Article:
LNCtips.com: Bedside Nurses vs. Law Firm LNCs
Working as a legal nurse consultant in a law firm is very different from working as a bedside nurse. LNCs work Monday through Friday, 9 to 5 and LNCs interact with attorneys, not patients. Of course, both law firm LNCs and bedside nurses analyze patient care. However, there are four skills that bedside nurses and LNCs both use, just in different ways.
1) Bedside nurses and law firm LNCs both need to set priorities. For example, bedside nurses usually assess their sickest patient first, to ensure that they can intervene before the patient gets even sicker. Law firm LNCs usually set their priorities by their most pressing deadlines. For example, a case going to trial often has more urgent deadlines than a case that's new to litigation.
2) And speaking of deadlines, both bedside nurses and law firm LNCs have them. Bedside nurses face hourly deadlines. For example, bedside nurses have to get patients ready for diagnostic tests at specific times, administer medications, etc. In contrast, the deadlines for law firm LNCs are for specific dates, and the deadlines vary by the case. For example, one case might have a treater deposition that week for which the LNC must tag records. Another case might have a telephone conference with an expert the following day for which the nurse must prepare for.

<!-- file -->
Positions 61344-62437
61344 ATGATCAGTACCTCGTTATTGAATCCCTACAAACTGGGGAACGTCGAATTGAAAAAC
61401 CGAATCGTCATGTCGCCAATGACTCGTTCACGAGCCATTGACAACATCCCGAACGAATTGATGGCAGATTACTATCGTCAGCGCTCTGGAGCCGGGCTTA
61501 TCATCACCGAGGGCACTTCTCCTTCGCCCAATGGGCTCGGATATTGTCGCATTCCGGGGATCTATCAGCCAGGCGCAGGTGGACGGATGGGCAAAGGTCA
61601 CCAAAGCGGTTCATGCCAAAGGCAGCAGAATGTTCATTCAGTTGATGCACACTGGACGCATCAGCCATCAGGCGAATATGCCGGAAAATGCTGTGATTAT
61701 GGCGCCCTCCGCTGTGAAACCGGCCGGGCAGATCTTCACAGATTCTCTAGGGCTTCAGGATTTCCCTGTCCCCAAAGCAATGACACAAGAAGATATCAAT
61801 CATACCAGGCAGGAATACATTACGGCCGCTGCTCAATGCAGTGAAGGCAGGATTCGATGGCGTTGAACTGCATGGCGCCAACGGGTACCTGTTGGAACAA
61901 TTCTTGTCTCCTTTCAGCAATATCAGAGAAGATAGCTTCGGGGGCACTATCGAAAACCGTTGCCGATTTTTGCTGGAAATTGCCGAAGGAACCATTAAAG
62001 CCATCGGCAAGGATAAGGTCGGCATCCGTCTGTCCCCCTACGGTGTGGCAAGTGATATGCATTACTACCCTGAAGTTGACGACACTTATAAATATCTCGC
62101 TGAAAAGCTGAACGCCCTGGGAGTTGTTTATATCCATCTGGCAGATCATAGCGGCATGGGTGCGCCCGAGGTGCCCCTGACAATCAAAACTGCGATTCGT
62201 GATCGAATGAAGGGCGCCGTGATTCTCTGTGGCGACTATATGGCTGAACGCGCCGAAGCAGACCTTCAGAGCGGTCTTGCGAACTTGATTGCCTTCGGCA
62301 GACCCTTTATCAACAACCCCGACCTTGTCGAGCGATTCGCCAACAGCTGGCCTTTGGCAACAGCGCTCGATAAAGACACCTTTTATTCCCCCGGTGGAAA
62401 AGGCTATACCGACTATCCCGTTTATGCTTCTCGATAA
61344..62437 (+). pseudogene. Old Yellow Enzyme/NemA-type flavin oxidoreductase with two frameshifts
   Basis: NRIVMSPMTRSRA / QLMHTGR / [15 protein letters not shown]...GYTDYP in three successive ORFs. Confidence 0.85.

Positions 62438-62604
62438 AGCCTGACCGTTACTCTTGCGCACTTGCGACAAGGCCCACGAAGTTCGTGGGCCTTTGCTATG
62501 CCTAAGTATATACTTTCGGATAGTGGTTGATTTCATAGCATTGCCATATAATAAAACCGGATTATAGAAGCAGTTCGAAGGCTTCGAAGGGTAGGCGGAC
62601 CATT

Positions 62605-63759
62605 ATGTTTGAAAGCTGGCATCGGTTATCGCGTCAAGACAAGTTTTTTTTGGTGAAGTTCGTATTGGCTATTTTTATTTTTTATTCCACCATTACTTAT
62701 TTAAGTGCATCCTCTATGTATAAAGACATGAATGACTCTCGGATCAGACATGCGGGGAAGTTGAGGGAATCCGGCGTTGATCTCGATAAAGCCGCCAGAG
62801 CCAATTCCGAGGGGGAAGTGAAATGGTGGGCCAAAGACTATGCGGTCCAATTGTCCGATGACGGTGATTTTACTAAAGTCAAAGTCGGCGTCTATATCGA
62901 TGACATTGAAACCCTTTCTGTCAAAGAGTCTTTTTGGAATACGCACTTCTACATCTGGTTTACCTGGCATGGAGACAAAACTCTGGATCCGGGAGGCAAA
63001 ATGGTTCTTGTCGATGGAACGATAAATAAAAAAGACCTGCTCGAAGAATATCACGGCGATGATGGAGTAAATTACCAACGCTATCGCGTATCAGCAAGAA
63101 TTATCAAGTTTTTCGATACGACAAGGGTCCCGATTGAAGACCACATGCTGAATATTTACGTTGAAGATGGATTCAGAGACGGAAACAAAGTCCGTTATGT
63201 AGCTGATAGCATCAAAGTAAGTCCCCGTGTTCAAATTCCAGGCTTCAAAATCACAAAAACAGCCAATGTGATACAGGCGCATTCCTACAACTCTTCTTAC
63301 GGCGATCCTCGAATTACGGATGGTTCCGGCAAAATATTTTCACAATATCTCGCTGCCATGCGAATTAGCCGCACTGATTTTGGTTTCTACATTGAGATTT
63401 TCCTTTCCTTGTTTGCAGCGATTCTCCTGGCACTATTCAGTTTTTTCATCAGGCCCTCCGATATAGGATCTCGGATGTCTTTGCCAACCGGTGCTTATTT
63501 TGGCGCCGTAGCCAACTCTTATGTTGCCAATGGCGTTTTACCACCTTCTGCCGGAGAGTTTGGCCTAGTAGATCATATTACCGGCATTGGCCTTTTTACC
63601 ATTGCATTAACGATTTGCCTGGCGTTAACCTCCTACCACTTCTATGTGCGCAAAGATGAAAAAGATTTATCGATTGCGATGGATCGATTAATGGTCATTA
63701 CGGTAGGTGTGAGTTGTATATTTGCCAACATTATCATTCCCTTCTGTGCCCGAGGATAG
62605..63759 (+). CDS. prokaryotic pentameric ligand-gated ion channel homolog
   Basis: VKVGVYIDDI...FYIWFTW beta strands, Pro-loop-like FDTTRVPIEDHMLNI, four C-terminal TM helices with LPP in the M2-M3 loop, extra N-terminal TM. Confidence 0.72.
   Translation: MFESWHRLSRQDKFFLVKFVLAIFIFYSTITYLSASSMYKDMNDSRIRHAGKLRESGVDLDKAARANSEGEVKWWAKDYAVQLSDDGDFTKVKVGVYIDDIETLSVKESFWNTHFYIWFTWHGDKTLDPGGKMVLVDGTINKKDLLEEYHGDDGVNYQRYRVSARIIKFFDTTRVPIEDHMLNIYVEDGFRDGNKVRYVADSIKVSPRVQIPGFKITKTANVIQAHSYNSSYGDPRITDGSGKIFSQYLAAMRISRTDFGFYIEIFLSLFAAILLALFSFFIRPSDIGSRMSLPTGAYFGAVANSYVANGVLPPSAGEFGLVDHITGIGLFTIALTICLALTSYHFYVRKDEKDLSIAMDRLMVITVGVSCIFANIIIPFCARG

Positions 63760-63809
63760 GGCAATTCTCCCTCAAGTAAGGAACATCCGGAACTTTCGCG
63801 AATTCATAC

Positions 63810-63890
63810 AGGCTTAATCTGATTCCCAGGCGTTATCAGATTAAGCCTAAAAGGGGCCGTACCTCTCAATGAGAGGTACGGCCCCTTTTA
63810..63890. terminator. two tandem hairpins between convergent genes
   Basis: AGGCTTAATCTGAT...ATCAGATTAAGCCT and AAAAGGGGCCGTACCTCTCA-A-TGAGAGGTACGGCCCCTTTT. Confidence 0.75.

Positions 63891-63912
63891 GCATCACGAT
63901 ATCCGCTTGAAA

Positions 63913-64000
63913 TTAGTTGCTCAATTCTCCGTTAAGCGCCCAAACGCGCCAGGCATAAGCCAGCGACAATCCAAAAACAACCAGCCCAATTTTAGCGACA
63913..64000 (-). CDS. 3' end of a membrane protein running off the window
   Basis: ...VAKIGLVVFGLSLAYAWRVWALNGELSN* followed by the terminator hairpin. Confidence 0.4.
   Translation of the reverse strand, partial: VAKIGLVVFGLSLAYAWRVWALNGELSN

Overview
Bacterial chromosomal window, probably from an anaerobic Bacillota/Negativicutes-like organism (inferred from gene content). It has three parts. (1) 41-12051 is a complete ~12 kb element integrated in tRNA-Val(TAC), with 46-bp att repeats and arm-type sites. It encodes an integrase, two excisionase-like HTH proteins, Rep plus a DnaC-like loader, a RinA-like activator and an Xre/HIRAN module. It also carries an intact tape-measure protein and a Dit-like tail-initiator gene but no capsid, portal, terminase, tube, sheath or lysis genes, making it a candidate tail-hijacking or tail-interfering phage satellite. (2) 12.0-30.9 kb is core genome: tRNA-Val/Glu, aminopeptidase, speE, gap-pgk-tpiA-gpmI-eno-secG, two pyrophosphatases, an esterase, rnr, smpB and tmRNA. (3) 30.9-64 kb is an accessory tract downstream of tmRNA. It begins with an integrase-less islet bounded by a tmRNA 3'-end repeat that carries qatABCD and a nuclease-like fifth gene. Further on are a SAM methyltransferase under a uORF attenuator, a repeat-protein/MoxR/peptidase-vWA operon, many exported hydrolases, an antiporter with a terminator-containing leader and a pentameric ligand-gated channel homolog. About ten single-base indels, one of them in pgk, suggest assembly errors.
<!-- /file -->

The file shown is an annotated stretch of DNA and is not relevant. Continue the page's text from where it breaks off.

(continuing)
3) Both bedside and law firm LNCs perform specific tasks when their assignments change. Bedside nurses with new patients must perform certain procedures, such as admission assessments, patient education, and orientation to the environment. Law firm LNCs also perform certain procedures, depending on whether they work in plaintiff or defense firms. LNCs in plaintiff firms interview former patients as potential clients, review medical records, perform case intake assessments, and hire experts. LNCs in defense law firms don't work with patients. Their clients are doctors, nurses, and other healthcare providers, whom they may or may not meet. Defense LNCs with new assignments review case allegations and medical records, hire experts, and create reports for attorneys and insurance adjustors.
4) Documentation is important for both bedside nurses and law firm LNCs. Bedside nurses chart contemporaneously during their shift, documenting their assessments, treatments, and patient responses. Law firm LNCs create work product, such as medical chronologies and summaries about their cases. However, LNCs with a caseload of lawsuits may work only sporadically on each of their cases. For example, in the law firm where I work, I typically create or update the work product on 30 cases each month. However, they're rarely the same 30 cases each month. Sometimes, cases become "stagnant" and I don't work on them for months.
As you can see, there are both similarities and differences in how bedside and law firm LNCs work.
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